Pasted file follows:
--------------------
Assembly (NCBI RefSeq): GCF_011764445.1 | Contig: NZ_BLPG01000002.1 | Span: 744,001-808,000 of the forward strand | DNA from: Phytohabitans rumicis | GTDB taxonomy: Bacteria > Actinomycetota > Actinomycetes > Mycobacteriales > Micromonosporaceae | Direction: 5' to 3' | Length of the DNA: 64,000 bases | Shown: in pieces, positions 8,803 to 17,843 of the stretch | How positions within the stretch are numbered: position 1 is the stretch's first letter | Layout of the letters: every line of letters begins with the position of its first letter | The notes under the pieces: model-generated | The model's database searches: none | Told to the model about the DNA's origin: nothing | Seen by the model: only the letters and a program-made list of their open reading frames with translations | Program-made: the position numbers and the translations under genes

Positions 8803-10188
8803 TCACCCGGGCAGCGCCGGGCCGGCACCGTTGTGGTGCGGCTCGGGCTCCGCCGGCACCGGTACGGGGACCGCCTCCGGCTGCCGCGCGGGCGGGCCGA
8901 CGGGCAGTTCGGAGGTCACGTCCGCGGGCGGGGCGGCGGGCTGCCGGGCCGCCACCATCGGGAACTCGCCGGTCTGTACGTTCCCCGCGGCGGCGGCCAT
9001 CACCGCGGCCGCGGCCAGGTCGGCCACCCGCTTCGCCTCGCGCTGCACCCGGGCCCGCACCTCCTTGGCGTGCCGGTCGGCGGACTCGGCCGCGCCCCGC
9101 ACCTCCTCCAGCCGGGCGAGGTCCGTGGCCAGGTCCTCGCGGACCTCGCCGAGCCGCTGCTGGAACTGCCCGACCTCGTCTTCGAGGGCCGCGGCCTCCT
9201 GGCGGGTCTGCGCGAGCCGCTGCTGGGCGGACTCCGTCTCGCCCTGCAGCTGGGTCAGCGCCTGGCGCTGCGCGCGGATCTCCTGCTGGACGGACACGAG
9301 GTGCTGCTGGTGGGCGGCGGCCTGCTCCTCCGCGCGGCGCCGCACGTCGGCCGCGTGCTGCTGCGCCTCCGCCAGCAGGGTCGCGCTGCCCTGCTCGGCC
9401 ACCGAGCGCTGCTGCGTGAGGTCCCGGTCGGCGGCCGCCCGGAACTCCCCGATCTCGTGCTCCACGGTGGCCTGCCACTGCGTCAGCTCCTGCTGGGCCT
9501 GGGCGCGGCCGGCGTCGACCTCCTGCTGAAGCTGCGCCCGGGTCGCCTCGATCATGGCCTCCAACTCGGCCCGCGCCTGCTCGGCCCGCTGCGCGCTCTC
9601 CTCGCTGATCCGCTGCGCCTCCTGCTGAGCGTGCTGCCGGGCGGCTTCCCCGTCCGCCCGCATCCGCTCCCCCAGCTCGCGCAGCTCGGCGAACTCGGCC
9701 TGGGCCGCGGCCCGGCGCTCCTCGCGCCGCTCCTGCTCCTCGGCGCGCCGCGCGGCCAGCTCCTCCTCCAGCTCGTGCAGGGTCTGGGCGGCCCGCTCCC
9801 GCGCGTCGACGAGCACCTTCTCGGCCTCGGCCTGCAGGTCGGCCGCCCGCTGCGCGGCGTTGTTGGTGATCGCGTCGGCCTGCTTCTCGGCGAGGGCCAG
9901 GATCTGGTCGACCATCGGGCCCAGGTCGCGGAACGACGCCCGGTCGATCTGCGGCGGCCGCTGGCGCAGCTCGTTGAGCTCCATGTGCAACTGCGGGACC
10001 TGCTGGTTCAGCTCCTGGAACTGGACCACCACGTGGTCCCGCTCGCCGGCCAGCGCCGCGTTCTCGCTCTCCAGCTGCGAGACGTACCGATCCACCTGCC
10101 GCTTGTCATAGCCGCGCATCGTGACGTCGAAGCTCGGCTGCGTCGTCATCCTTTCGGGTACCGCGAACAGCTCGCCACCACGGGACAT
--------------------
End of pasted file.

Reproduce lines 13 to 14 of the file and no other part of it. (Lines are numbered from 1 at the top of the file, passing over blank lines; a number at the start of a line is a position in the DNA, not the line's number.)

9801 GCGCGTCGACGAGCACCTTCTCGGCCTCGGCCTGCAGGTCGGCCGCCCGCTGCGCGGCGTTGTTGGTGATCGCGTCGGCCTGCTTCTCGGCGAGGGCCAG
9901 GATCTGGTCGACCATCGGGCCCAGGTCGCGGAACGACGCCCGGTCGATCTGCGGCGGCCGCTGGCGCAGCTCGTTGAGCTCCATGTGCAACTGCGGGACC